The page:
Automation Helping To Build Resilience Amid Supply Chain Challenges: Analysis

By Steve Wynne-Jones
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Automation Helping To Build Resilience Amid Supply Chain Challenges: Analysis

The COVID-19 pandemic has had a huge impact on the food industry in terms of production, processing, and delivery this past year.

Now, with Christmas just weeks away, fresh produce suppliers will be preparing for additional strains on their already buckling supply chains. Increasing labour shortages and food import disruptions are setting alarm bells ringing, with people being warned that certain festive items may be in short supply.

As distribution centres see their operations being heavily impacted, many food suppliers have increasingly looked to automated solutions to improve their overall efficiency. There has been a significant reduction in the number of people managing critical logistical operations, and a move towards processes controlled by self-learning software running sophisticated, automated solutions.

The knock-on effects of this are significant improvements in food safety, resulting in reduced wastage and risk to public health.

Data Analytics Delivers Food Safety Standards

Produce suppliers are among those that must maintain food safety standards to the highest levels throughout the supply chain. The food handling process must be stringently managed to guard against cross contamination, which can lead to produce being thrown away or, worse, affected produce not fit for human consumption entering the food chain.


There are over half a million instances of foodborne disease infections in the UK each year, and the retail industry must do all it can to ensure these figures are kept to a minimum.

One way in which technology is helping grocery suppliers manage the challenges of food safety is through the data analytics that oversee the storage of various food products requiring specific storage temperatures and packaging to maintain freshness. Software controls the inventory levels, recognises use-by dates, and separates food groups to reduce the risk of contamination.

Distribution centres have traditionally relied on people to maintain food storage temperatures and correct handling standards. This process has been reactive and subject to human error, which has led to spoilage. However, by introducing automated software that continuously collects and analyses data gathered from inbuilt sensors, temperature modifications are made automatically as soon as an irregularity is detected.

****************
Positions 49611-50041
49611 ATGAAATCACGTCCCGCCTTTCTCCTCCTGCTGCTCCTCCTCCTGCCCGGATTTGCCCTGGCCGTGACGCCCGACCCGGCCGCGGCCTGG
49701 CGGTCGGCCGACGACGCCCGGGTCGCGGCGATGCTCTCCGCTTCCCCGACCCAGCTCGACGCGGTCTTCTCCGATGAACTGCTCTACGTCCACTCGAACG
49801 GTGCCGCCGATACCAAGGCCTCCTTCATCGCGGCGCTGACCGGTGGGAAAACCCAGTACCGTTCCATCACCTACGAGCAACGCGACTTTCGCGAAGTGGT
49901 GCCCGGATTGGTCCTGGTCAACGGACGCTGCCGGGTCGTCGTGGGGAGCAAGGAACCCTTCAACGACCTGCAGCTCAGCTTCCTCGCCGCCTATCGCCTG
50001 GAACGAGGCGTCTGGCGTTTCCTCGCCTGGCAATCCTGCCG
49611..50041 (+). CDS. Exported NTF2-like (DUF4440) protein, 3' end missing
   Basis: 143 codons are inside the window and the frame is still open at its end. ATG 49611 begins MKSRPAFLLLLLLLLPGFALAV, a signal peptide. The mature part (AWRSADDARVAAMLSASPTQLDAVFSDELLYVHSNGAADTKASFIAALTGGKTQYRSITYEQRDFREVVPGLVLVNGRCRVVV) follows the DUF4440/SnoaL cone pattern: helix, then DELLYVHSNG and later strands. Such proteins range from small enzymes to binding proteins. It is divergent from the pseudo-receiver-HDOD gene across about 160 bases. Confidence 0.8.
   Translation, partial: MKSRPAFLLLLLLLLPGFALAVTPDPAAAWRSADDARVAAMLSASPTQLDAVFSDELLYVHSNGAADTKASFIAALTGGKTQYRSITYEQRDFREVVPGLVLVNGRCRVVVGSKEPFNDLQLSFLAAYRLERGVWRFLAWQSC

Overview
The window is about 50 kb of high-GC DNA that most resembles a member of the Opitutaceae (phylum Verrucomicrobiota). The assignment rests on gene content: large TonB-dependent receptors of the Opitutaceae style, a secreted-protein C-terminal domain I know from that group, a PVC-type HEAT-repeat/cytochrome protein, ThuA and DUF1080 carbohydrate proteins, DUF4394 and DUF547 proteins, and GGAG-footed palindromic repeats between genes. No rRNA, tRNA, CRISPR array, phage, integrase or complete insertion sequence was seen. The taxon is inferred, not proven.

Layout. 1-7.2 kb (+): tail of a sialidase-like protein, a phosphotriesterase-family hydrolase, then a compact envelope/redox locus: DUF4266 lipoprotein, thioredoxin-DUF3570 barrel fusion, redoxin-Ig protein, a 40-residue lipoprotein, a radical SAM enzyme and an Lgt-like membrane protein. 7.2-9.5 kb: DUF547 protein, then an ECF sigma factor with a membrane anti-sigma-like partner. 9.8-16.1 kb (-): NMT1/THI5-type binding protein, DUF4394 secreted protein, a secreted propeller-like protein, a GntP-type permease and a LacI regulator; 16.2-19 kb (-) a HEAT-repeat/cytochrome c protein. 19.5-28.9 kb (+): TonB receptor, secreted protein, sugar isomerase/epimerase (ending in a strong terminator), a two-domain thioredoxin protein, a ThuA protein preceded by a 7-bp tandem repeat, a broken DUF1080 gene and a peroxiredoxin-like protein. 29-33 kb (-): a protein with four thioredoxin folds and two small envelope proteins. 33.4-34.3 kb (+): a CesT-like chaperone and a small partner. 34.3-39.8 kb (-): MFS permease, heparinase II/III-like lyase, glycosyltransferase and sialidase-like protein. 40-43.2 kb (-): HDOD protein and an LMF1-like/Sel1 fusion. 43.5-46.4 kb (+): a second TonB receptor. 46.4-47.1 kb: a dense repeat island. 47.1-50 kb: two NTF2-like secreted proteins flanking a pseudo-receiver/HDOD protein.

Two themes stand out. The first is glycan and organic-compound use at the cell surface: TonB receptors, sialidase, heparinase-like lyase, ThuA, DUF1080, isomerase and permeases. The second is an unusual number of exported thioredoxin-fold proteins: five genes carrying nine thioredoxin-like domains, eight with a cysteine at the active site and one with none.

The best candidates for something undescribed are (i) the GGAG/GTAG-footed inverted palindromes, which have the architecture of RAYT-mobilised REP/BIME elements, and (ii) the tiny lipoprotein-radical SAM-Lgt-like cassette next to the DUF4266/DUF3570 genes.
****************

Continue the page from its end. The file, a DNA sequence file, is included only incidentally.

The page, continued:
Automation Delivers Cost Savings

Automation within a distribution centre has the power to deliver significant time and cost savings. It is imperative that fresh produce is picked and packaged with precision, speed, and accuracy.


Technology (such as AutoStore™ by Dematic) can optimise storage density to its maximum capacity while tracking required food items.

This dramatically speeds up the retrieval process, as workers are no longer required to manually transfer individual pallets to picking stations. Automated systems also reduce unnecessary food handling by employees, which decreases the risk of contamination.

Fresh Meat Presents Complex Challenges

The storage and distribution of fresh meat can be one of the most complex challenges facing grocery suppliers and retailers. In the UK, the Food Standards Agency reported 2.4 million cases of foodborne disease in 2018.

The meat industry has experienced considerable volatility in recent years. Not only are alternative proteins challenging the dominance of traditional meat products, but buying behaviours are shifting. Consumer orders of animal proteins are decreasing in size but increasing in frequency and variety. Shoppers have become more demanding about their meat choices, reducing their intake but expecting far greater options.


The industry is responding by ensuring a seamless ordering experience from field to table.

The beef industry, for example, is a relatively low-margin business. Reducing costs to maximise profit is essential for businesses to maintain a competitive edge in the current market. Distributors are achieving this by increasing the quantity of smaller boxes so retailers can be more responsive to customer shopping trends, and packaging waste is reduced.

Fresh food supply chains and logistics operations are under constant scrutiny by food regulators, suppliers, and retailers. Spoilt or contaminated food damages supplier credibility and diminishes consumer trust.

Fresh food suppliers and distributors can improve their productivity and efficiency, while reducing wastage and contamination, by introducing automated solutions to critical elements of their supply chain.


This will deliver long-term rewards to an increasingly competitive business environment, and also help them navigate the road ahead as the supply chain, rocked by the impact of the pandemic, begins to heal itself.

© 2021 European Supermarket Magazine. Article by Steffen Thierfelder, Managing Director – Northern Europe, Dematic. For more Supply Chain news, click here. Click subscribe to sign up to ESM: European Supermarket Magazine.

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